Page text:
Office of House Bill AnalysisH.B. 1632
By: King, Phil
Juvenile Justice & Family Issues


Under state law, when a licensed child placing agency or adoptive parent
files a suit for adoption, the court is required to order a home screening
prior to placement of the child and a social study following the placement
of the child.  In some cases of private adoptions, judges have ordered a
home screening but not a social study.  To ensure the best interest of the
child, both a home screening and a social study are fundamental.  House
Bill 1632 establishes pre-adoptive home screenings and post-placement
adoptive reports in adoption cases in an effort to study the home
environment of the adoptive parents. 


It is the opinion of the Office of House Bill Analysis that rulemaking
authority is expressly delegated to the Board of Protective Regulatory
Services in SECTION 3 (Section 107.0511, Family Code) of this bill. 


House Bill 1632 amends the Family Code to require that a pre-adoptive home
screening be conducted to evaluate each party in a prescribed suit who
requests termination of the parent-child relationship or an adoption and
requires that the screening be paid for by the prospective adoptive parent.
The bill provides that, except for a suit brought by a licensed
child-placing agency or the Department of Protective and Regulatory
Services (PRS), prescribed suits include any suit for adoption or for the
termination of the parent-child relationship in which a person other than a
parent is authorized to be appointed managing conservator of a child.  The
bill also provides that unless otherwise agreed to by the court, the
screening must comply with the rules of the Board of Protective and
Regulatory Services. 

The bill provides that except for suits in which a licensed child-placing
agency or PRS is appointed managing conservator of the child, the screening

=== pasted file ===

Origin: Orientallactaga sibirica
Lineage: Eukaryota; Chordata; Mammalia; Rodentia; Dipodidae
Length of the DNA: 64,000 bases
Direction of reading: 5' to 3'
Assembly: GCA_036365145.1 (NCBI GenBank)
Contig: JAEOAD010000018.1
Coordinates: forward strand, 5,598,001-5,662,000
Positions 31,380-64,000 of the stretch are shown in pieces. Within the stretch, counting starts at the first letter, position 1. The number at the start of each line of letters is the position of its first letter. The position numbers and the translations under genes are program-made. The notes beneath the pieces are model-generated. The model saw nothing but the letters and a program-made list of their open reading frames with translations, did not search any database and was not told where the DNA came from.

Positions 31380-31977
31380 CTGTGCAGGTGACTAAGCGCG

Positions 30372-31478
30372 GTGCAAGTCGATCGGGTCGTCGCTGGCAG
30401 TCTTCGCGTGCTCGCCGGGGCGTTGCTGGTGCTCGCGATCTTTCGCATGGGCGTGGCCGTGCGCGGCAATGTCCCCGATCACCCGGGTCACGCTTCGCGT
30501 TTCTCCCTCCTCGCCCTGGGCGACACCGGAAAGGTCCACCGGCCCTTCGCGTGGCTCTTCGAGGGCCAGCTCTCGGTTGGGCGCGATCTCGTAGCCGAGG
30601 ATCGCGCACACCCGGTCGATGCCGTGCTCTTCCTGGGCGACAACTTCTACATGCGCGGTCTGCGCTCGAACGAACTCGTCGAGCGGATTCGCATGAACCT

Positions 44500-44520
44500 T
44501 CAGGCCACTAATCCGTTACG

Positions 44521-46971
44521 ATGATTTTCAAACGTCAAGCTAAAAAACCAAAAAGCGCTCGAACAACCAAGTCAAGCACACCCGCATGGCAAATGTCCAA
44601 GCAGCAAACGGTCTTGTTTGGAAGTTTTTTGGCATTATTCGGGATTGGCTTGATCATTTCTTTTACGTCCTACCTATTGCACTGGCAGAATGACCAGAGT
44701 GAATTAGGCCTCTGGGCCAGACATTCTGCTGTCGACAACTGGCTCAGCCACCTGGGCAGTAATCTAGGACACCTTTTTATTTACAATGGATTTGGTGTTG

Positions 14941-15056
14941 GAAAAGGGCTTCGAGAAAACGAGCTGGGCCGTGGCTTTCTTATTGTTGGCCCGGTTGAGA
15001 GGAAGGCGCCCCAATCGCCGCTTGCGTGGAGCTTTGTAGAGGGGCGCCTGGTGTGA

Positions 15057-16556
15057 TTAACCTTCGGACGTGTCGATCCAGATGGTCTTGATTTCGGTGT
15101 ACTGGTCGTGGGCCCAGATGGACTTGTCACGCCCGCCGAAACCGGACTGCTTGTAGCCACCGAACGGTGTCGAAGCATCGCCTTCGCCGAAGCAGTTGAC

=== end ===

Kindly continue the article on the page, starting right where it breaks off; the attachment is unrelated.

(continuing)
must be filed with the court before the court is authorized to sign the
final order for termination of the parent-child relationship. 

The bill repeals current provisions relating to the standards for
conducting a social study, an adoptive home screening, and the time for an
adoption hearing.  The bill provides that when a screening is required for
an adoption suit, a post-placement adoptive report that complies with the
minimum requirements of the board must be conducted and filed with the
court before the court may render a final order in the adoption.  In a
step-parent adoption, the bill provides that the screening and the report
may be combined.  The bill authorizes a social study to be made by a
private entity, a person appointed by the court, or a state agency,
including PRS if PRS is a party to the suit. 

After the hearing in a termination suit of the parent-child relationship,
the bill requires a court to grant a motion for a preferential setting for
a final hearing on certain merits and to give precedence to that hearing
over other civil cases under prescribed conditions.  The bill also provides
that a final order in a termination of the parent-child relationship or
adoption proceeding is not required to contain certain information of each
party in the suit. 


September 1, 2001.